Obstacle to Ethics: Egoism
by Gordon L. Ziniewicz

ALTRUISM: Concern for others, other-centeredness, interest in the well-being of others, unselfishness. What counts is the pleasure or well-being of others. The common or public good is more important than the private or individual good.

EGOISM: Concern for oneself, self-centeredness, self-interest, selfishness. What counts is my own pleasure or well-being. I am the center of the universe. The private or individual good is more important than the common good.

PSYCHOLOGICAL EGOISM: We have no choice but to put ourselves first. We are self-interested by nature. We seek our own pleasure necessarily. Altruism is but disguised self-interest: we help others because and insofar as it makes us feel happy or good about ourselves. Thomas Hobbes' notion of state of nature is one example of a philosophy based on psychological egoism. For Hobbes, all human beings naturally seek honor and profit, gain and glory -- as well as safety -- even at the expense of other persons. For Hobbes, all human life is a competitive struggle for personal satisfaction or happiness which is thwarted and frustrated by the demands of living together in society. See also Freud's Civilization and Its Discontents. Contrast these views with that of Rousseau's "noble savage," who is born innocent.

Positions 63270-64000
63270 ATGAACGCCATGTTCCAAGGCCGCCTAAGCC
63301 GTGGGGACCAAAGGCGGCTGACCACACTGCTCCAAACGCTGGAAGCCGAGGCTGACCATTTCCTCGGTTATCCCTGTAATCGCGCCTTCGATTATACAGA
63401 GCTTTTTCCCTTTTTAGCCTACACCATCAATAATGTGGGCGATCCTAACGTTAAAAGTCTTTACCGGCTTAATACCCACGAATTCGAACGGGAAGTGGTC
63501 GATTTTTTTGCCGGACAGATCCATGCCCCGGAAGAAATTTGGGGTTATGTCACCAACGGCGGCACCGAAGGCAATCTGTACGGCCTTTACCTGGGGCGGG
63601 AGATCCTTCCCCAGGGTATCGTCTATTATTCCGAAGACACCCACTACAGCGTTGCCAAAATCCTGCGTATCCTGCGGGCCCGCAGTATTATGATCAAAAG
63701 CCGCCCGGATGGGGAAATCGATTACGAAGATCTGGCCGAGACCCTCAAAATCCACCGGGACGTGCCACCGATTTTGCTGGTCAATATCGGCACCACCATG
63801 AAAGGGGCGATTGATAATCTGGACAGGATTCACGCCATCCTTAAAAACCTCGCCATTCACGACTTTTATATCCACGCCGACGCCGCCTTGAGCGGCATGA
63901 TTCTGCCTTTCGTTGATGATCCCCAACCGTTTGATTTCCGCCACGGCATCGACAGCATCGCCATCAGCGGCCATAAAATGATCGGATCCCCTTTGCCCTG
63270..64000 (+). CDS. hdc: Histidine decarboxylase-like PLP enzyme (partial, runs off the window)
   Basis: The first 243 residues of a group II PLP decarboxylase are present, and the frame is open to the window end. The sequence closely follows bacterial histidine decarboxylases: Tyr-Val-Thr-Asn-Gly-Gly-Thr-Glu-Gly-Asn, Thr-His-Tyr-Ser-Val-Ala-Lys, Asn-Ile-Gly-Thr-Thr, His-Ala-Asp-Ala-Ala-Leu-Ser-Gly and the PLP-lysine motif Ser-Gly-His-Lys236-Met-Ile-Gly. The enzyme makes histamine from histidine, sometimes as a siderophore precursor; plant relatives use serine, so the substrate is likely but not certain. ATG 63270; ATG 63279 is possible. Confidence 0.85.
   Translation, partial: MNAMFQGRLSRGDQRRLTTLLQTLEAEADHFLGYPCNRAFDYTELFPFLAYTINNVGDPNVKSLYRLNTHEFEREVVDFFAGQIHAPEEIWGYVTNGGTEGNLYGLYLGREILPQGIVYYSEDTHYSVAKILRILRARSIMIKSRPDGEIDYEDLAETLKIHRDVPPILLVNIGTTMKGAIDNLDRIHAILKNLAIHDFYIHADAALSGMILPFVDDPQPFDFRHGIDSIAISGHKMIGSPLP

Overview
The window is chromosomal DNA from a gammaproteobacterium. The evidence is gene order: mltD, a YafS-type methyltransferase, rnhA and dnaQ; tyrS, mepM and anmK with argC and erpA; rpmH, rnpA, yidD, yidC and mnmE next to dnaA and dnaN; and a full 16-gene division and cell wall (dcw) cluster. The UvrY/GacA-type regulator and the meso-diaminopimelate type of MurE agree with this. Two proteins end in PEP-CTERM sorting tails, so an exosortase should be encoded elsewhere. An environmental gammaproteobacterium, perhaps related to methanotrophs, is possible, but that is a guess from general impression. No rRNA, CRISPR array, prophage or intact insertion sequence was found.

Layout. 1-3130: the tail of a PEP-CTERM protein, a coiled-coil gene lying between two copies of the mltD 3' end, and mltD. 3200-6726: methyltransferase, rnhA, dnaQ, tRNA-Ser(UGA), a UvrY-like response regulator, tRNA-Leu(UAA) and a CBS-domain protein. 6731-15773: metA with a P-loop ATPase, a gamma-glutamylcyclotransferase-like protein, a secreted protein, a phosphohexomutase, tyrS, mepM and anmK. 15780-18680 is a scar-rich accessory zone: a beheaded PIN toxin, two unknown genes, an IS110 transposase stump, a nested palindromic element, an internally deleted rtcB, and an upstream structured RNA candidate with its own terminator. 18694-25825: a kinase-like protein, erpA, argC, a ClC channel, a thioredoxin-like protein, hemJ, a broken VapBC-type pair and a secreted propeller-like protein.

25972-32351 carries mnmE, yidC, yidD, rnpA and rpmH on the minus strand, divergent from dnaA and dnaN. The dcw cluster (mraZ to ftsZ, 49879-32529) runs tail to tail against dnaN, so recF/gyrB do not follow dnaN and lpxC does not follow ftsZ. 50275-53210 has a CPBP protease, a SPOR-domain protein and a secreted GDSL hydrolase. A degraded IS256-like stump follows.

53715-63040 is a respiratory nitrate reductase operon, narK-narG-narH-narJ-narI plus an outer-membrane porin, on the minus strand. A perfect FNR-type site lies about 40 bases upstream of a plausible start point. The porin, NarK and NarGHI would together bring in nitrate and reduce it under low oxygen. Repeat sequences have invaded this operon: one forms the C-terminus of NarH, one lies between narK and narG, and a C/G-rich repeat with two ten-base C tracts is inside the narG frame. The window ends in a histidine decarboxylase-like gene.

ETHICAL EGOISM: We are free to do otherwise, but we ought to put ourselves and our own interests first. We should deliberately choose to do what is best for ourselves, despite what might happen to others. Altruism is possible, but not desirable. The philosophies of Nietzsche and Ayn Rand are often cited as examples of ethical egoism. For these views, not looking out for oneself is a sign of weakness.

EGOISTIC HEDONISM: What is most important, what ranks above all other goods, is one's own pleasure. Ethical deliberation is a calculation of what I must do to obtain the greatest amount or quality of pleasure and the least amount or quality of pain. What is most important is to seek pleasure and to avoid pain. A second type of hedonism, SOCIAL HEDONISM, still regards the highest good as pleasure; but it breaks away from the self-centeredness of egoism. For SOCIAL HEDONISM, what is most important is pleasure, but not just my own pleasure. Rather, what counts is the greatest amount of pleasure of the greatest number of persons taken together (pleasure is a collective or "common good").


1. Genuine altruism seems possible.
2. Human beings seem to have natural social tendencies.


1. Ethics seems to require some notion of consideration for others.
2. Ethics seems empty without empathy or the capacity to "put ourselves in the shoes of others," to appeciate their actions and ends, to imagine what it would be like to be them.


1. There are problems associated with self-sacrifice (e.g., The Giving Tree)

POSSIBLE SOLUTION: Cultivate individual good consistent with common good. Our own well-being may be inseparable from the well-being of others.

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